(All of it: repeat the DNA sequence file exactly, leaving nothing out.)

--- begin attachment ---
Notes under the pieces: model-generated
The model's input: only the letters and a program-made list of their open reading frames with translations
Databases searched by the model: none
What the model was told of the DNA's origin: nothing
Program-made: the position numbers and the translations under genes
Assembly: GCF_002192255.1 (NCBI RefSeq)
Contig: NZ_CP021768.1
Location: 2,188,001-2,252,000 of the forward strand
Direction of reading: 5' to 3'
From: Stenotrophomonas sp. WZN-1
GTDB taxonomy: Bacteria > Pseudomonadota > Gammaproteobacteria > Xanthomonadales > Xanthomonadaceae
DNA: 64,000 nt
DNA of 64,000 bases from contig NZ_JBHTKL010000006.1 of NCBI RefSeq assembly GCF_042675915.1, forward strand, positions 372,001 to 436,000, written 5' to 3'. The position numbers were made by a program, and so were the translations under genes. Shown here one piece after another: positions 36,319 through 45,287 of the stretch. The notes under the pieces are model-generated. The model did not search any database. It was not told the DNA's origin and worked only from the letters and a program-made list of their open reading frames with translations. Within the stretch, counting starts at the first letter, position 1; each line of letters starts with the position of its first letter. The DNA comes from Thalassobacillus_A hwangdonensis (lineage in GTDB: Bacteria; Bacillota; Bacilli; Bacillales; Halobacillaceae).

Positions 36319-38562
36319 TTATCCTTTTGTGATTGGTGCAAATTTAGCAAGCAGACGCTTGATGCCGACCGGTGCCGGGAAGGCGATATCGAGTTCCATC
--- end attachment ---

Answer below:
Notes under the pieces: model-generated
The model's input: only the letters and a program-made list of their open reading frames with translations
Databases searched by the model: none
What the model was told of the DNA's origin: nothing
Program-made: the position numbers and the translations under genes
Assembly: GCF_002192255.1 (NCBI RefSeq)
Contig: NZ_CP021768.1
Location: 2,188,001-2,252,000 of the forward strand
Direction of reading: 5' to 3'
From: Stenotrophomonas sp. WZN-1
GTDB taxonomy: Bacteria > Pseudomonadota > Gammaproteobacteria > Xanthomonadales > Xanthomonadaceae
DNA: 64,000 nt
DNA of 64,000 bases from contig NZ_JBHTKL010000006.1 of NCBI RefSeq assembly GCF_042675915.1, forward strand, positions 372,001 to 436,000, written 5' to 3'. The position numbers were made by a program, and so were the translations under genes. Shown here one piece after another: positions 36,319 through 45,287 of the stretch. The notes under the pieces are model-generated. The model did not search any database. It was not told the DNA's origin and worked only from the letters and a program-made list of their open reading frames with translations. Within the stretch, counting starts at the first letter, position 1; each line of letters starts with the position of its first letter. The DNA comes from Thalassobacillus_A hwangdonensis (lineage in GTDB: Bacteria; Bacillota; Bacilli; Bacillales; Halobacillaceae).

Positions 36319-38562
36319 TTATCCTTTTGTGATTGGTGCAAATTTAGCAAGCAGACGCTTGATGCCGACCGGTGCCGGGAAGGCGATATCGAGTTCCATC